Music at the charge


'So is it really loud now?' - that's the reaction I keep getting when I mention I'm running a pair of Musical Fidelity Supercharger 550k power amps in my system, writes Andrew Everard. And one of my fellow Gramophone writers wants to try them, but is worried he'll have to wait until the neighbours are out.

That's not the point about the Superchargers - yes, they will make your system go louder if you really want, but at £3000 a pair they might seem quite an expensive way of achieving that. No, what the cylindrical MF amps are all about is improving the dynamics of your system, from the big stuff right down to the way fine detail is conveyed.[/intro]

Never let it be said that Musical Fidelity's Antony Michaelson isn't a persuasive salesman. When he gets behind a product - and he's very much behind the Superchargers - you tend to know all about it. So far we've had a visit to the listening rooms here in Teddington followed up with a delivery of a stack of samples, and since taking a pair of Superchargers home I've received a number of calls, the main essence of which has been 'So...?'.

Actually, I didn't need that much convincing - I'm yet to see what the WHFSV review team make of the units they have, but my initial reaction when I heard a demonstration was what I've referred to in the past as 'one of those silly grin moments'. So I was pretty keen to get a pair home and give them a try. Well, a couple of weeks on, and I've used them with a number of amps, including an old Marantz MusicLine combination, Shanling's flea-powered but oh-so-sweet-sounding MC-30 'music centre' and, most of the time, the Onkyo TX-SR875 receiver.

Now what I heard someone refer to the other week as 'the big Onk' is no slouch when it comes to music-making in stereo - and you're hearing that from someone who used to believe AV receivers were akin to the great evil when it came to music systems - but the Superchargers take it into a whole new league.

As I write this I'm listening to some Bach solo string music arranged for the lute and played by Nigel North in a four-disc Linn box-set available for a giveaway £20. The system is Naim DVD5, the Onkyo, PMC OB1s with Tannoy ST50 SuperTweeters, with all the cabling from Chord, and I have to say I have never heard better-sounding music in this room in the five years since we moved here.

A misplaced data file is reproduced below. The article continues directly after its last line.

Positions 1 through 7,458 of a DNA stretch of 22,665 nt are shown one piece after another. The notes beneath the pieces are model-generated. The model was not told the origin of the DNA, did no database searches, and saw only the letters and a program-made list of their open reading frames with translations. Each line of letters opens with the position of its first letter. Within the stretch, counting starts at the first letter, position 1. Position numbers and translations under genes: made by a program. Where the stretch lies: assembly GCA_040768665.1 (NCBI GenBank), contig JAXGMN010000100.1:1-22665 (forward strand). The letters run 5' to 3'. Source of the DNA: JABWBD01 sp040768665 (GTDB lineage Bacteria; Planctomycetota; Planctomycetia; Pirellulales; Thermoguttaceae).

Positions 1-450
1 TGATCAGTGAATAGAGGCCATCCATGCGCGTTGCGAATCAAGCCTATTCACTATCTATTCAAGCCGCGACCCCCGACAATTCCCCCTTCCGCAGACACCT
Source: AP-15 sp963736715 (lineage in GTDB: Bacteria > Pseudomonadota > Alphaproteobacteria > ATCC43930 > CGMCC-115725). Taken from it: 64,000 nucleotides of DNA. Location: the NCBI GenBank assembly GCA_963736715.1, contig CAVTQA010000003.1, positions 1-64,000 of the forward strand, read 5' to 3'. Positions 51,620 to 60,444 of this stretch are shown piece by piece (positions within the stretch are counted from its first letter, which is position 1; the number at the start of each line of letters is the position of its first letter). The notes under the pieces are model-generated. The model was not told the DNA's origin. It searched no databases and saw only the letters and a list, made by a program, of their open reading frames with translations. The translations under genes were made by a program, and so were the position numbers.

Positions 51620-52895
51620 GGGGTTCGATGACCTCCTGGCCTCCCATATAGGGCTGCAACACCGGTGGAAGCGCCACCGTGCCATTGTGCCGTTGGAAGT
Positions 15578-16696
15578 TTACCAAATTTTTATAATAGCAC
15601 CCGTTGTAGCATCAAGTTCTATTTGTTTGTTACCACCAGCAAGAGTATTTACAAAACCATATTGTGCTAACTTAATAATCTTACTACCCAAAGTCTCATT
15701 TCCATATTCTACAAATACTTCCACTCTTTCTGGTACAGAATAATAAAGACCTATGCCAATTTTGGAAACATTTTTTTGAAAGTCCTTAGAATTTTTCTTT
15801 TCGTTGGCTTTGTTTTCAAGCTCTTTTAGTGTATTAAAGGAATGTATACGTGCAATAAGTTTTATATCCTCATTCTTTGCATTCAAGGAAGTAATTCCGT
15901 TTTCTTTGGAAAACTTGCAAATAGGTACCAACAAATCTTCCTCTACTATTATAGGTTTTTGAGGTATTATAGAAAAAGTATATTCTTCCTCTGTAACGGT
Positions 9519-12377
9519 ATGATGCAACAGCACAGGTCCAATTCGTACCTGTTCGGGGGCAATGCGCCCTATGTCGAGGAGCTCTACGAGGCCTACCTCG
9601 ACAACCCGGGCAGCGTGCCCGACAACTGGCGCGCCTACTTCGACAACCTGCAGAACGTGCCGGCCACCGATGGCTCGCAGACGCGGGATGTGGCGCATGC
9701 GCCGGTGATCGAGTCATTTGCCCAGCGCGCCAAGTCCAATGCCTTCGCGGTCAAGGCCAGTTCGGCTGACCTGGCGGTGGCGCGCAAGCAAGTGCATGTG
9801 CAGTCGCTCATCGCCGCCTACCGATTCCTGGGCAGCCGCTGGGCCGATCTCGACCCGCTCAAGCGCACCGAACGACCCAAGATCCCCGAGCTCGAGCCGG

Solo lute music may not be the kind of material for which most people would consider massive amp power an essential, but with the chargers in harness the music takes on a fluidity, presence and impact way beyond the already impressive results achievable when the speakers are connected directly to the receiver.

Pull them out and the music is pleasant, enjoyable but a little flat, though still remarkable by AV receiver standards; plug them back in and the whole sound opens up while at the same time snapping into sharp focus. In fact, the effect is even more pronounced when taking the MFs out than it is when plugging them in.

When I set the system up I re-ran the Onkyo's automatic calibration system, and noted the front left and right channels were now set with a few decibels of extra roll-off, which would surely defeat the whole purpose of having the chargers in the system. Far from it: listening to one of the Proms the other night on BBC HD I was struck by the gorgeous timbres being revealed in the period instruments of the joint forces of the Orchestra of the Age of Enlightenment and the Freiburg Baroque Orchestra.

Having recorded the concert, I then tried the Music for the Royal Fireworks both with and without the Superchargers, the difference best summed up as 'very nice' on one hand, and 'wow!' on the other. So why do they work? Well, if you wish you can take with a pinch of salt the slide-rule Musical Fidelity has produced to show you how your system matches up to the demands of your speakers and real music, but the principle seems to be all about taking the pressure off your amplifier.

The theory goes that, driving the benign load the Superchargers present, your amplifier can reveal its true qualities, leaving the chargers to do all the really hard slog. It's a persuasive argument, but one I wasn't sure about - I had bad memories of using booster amps taking speaker-level input in car systems back in my dim and distant, and remembered just how bad they sounded. But using the MF amps dispels any such doubts.

In fact, now I've been living with the Superchargers for getting on for three weeks, I have to close with a note of caution: these are probably not amplifiers you want to audition if you have any weakness in the 'Oh go on, then - do you take credit cards?' department...

Andrew has written about audio and video products for the past 20+ years, and been a consumer journalist for more than 30 years, starting his career on camera magazines. Andrew has contributed to titles including What Hi-Fi?, GramophoneJazzwise and Hi-Fi CriticHi-Fi News & Record Review and Hi-Fi Choice. I’ve also written for a number of non-specialist and overseas magazines.